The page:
February 25, 2014
And…Assignment 2 has begun.
I’d say that there is no rest for the weary doctoral student, but in all actuality I did get plenty of rest the last several days on my own self-proclaimed “step away for personal sanity” break. Good news is that the break actually worked and I’m excited to get back into things, fire up Google Scholar, hit the digital library, and see what amazing journal article rabbit trails I can follow and eventually put together yet another project.
For this assignment, I don’t have to conquer any mega monsters of the 6,000 word variety, but I do have to conquer a 20 minute presentation. Lucky for me (and all the attendees at said presentation) I have a sidekick to help get me through, bounce ideas off of, and generally make the experience way way better in a synergistic manner. Me and my stellar partner are going to give an overview of arts-based research methodology. Neither of us knew what it was about when we partnered together over a month ago and in the ensuing month I’ll admit I’ve done nothing to remedy that. But…we present on March 11 and so between now and then it’s nose to the grindstone time and I have a feeling it’s going to be a fabulous foray into something kind of tangentially related to the virtual studio (where my head has been for way to long) but not quite so intense or abstract or un-researched.
So…you might ask, “Lisa, what in the world is arts-based research? Is it research into art? Is it research where the researchers take notes in crayon or brush rather than with pens or typing? Is it only for artsy people? Is it even legal in the academic world or is it one of those fringe activities that are only for pseudo-intellectuals?”
All good questions. Research into art? Not so much. That’s more art history and criticism. Research where the researchers take notes in crayon or other “artsy” mediums? Again, nope. (Though as soon as I get a decent stylus I totally plan on taking notes via iPad and my Paper 53 app…and I might use the brush.) Is it only for artsy people? Yes. If you’re not artistic, if you don’t wear a lot of black, if you don’t have funky glasses….it’s not for you.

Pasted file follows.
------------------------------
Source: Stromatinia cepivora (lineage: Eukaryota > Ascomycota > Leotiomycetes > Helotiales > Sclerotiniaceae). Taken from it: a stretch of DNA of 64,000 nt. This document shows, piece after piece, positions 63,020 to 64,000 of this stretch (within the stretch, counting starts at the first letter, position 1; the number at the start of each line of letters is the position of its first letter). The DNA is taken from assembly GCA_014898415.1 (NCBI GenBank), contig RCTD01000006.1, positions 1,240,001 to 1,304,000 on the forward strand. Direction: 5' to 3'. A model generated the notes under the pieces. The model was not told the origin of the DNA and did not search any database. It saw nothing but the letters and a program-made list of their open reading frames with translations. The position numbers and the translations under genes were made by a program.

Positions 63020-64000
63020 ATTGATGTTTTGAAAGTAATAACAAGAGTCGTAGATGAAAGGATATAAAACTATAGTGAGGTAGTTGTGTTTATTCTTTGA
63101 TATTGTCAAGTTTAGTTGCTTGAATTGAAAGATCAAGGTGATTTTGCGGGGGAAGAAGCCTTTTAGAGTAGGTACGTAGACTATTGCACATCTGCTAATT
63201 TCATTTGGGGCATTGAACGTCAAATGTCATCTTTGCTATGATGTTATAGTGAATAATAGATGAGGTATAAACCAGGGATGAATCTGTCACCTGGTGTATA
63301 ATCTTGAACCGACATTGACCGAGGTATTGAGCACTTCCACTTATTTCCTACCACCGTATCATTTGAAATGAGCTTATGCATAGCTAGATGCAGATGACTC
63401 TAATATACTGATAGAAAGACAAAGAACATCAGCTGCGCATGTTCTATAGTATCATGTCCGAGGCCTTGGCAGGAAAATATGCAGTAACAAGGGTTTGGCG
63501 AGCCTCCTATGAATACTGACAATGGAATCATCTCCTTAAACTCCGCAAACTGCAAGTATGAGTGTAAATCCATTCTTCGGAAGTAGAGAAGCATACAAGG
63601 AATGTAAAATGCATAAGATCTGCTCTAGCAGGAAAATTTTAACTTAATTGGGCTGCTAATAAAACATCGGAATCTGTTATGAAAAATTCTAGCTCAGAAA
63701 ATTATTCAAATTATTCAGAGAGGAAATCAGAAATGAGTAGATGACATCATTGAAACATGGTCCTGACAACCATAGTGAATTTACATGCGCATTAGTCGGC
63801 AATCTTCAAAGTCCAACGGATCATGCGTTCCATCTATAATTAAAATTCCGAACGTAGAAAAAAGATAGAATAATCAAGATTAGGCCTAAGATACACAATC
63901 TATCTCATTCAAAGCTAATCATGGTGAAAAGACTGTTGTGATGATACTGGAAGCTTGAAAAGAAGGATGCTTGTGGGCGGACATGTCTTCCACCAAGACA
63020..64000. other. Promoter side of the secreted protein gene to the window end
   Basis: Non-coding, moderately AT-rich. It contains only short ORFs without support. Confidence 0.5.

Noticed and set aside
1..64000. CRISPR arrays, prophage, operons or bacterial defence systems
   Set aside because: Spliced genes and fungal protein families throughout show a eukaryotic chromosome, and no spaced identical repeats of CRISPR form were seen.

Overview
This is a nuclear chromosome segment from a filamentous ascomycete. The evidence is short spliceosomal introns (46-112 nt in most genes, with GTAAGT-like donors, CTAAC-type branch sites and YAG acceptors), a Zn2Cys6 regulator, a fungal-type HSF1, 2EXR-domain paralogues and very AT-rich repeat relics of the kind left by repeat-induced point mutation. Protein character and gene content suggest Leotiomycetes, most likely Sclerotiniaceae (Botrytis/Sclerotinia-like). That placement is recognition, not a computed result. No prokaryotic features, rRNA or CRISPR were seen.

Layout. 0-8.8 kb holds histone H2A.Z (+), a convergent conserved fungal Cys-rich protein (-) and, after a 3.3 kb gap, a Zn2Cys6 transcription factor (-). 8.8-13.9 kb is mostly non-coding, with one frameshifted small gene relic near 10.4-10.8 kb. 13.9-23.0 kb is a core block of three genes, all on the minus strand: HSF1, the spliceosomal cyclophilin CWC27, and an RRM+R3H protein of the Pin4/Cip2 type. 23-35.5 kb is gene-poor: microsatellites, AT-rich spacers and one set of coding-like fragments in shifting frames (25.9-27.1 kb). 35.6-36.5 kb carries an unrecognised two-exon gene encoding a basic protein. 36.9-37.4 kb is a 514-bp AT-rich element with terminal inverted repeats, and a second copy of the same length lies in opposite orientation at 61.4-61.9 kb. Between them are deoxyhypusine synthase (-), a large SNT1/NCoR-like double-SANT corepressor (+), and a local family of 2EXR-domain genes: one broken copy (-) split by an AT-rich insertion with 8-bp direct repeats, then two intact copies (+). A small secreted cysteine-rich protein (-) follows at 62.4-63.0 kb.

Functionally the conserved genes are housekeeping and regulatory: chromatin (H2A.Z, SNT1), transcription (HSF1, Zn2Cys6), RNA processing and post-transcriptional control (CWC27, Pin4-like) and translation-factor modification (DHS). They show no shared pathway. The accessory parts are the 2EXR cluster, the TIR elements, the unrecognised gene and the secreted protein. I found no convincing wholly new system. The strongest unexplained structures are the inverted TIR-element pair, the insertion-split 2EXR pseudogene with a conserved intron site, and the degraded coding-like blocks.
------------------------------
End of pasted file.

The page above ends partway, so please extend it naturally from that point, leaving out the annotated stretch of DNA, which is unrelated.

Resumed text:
Ha. Just kidding.
Is it legal? Who really knows…I’d say at least in the States almost anything is beginning to be legal, so I’d say arts-based research probably is as well. That said, like any methodology…don’t do it if it doesn’t suit your style. And arts-based researchers are inherently cool and totally don’t care if people in the quantitative world might not get them.
But seriously…for a good definition here’s what the experts say:
Arts-based research is an emerging mode of social inquiry, uniquely situated with roots in postmodernism and participatory forms of research. –Susan Finley, Arts-based inquiry: performing revolutionary pedagogy
The ethos of arts-based inquiry is to eliminate the separation between researchers and the community being researched by eliciting the free and conscious voice of research participants. –Foster, Ways of knowing and showing: Imagination and representation in feminist participatory social research
…and my own very limited synthesis so far is that arts-based research is using art methods (be they dance, drama, writing, drawing, etc.) to tap into research subjects in ways that would be otherwise impossible given language or power relationships or even comfort levels. In addition arts-based research seems to use art methods to illuminate things that might be beyond speech for participants. Cool stuff indeed, and I have a feeling this is going to be a blast to study and maybe make art as I study it!